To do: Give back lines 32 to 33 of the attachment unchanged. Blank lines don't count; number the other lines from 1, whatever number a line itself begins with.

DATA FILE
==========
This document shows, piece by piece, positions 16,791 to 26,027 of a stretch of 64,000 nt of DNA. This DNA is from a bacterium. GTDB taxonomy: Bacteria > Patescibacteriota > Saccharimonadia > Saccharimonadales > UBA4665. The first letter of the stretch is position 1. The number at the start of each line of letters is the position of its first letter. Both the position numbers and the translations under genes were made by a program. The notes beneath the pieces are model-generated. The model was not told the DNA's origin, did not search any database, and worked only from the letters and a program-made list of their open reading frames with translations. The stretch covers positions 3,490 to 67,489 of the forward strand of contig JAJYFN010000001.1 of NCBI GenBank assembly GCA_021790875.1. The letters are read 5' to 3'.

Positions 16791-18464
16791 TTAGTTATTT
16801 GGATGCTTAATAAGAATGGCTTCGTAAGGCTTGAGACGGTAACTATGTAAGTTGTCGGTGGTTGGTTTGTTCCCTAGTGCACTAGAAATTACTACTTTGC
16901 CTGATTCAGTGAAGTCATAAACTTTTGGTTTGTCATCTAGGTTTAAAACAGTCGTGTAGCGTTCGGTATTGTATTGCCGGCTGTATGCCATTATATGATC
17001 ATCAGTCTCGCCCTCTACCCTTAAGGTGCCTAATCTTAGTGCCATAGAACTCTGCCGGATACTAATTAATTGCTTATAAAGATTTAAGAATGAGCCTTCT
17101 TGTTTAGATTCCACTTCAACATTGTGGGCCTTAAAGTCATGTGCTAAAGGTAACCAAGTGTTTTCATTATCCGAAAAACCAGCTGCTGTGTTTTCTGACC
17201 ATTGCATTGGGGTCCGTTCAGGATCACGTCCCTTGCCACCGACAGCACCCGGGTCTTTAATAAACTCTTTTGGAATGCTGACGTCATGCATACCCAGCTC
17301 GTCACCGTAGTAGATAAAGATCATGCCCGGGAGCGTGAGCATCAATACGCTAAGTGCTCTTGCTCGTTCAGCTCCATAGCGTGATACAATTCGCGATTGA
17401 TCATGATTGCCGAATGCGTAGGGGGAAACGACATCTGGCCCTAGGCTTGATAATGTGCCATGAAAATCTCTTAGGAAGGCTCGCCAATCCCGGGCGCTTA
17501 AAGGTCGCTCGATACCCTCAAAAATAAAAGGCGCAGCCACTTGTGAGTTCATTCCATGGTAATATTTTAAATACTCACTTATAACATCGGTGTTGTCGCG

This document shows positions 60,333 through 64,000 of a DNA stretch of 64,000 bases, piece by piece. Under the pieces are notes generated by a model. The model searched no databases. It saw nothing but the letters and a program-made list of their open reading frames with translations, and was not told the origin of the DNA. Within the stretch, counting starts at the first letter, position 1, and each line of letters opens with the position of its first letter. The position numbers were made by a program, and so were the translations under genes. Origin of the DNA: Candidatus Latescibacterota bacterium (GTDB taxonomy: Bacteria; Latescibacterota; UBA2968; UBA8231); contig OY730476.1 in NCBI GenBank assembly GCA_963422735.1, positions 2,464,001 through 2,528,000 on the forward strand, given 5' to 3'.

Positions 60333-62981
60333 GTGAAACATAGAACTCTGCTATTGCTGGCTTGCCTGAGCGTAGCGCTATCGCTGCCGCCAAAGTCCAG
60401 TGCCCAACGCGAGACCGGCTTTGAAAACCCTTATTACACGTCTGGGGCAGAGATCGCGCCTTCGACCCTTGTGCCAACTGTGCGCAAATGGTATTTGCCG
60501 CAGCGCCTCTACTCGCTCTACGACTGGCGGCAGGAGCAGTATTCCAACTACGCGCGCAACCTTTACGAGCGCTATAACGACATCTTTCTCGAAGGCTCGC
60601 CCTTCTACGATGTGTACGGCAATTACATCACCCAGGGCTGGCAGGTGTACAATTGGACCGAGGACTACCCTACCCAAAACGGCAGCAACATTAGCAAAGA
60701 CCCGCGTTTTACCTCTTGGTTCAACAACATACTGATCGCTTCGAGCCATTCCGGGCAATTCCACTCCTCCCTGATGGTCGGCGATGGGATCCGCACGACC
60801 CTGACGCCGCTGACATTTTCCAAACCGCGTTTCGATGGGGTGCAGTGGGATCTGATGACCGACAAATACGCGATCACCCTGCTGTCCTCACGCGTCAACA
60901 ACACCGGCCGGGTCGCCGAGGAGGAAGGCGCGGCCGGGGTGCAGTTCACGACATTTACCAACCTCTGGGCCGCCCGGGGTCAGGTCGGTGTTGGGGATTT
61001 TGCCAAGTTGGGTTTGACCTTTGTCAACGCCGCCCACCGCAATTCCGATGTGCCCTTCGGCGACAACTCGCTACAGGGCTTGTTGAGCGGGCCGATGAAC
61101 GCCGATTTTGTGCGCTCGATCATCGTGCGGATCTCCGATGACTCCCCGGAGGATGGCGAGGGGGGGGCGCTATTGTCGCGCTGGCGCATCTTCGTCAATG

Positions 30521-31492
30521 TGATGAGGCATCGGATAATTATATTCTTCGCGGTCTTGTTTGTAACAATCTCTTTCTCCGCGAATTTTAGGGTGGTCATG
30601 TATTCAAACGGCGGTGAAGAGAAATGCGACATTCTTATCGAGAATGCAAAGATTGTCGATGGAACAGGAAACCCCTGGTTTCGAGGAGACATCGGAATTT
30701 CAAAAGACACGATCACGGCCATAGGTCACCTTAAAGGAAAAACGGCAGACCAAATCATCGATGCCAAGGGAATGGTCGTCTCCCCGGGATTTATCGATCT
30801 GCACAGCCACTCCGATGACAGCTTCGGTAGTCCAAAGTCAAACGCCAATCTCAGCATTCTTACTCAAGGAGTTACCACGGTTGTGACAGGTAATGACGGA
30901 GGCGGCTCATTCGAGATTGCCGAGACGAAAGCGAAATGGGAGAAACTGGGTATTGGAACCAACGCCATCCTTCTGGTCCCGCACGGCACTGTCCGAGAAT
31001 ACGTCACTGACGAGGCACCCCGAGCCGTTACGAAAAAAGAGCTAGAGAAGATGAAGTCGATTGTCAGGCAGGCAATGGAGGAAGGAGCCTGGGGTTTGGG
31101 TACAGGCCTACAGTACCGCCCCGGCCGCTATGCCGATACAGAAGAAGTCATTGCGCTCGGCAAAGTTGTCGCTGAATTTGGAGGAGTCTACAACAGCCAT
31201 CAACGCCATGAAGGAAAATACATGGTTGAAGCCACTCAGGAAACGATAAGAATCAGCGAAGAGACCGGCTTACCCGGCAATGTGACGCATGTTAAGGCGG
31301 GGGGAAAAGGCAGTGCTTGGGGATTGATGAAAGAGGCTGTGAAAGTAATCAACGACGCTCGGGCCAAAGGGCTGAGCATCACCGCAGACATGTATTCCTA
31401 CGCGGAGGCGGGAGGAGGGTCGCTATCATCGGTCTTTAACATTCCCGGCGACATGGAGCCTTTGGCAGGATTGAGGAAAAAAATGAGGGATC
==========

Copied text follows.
31301 GGGGAAAAGGCAGTGCTTGGGGATTGATGAAAGAGGCTGTGAAAGTAATCAACGACGCTCGGGCCAAAGGGCTGAGCATCACCGCAGACATGTATTCCTA
31401 CGCGGAGGCGGGAGGAGGGTCGCTATCATCGGTCTTTAACATTCCCGGCGACATGGAGCCTTTGGCAGGATTGAGGAAAAAAATGAGGGATC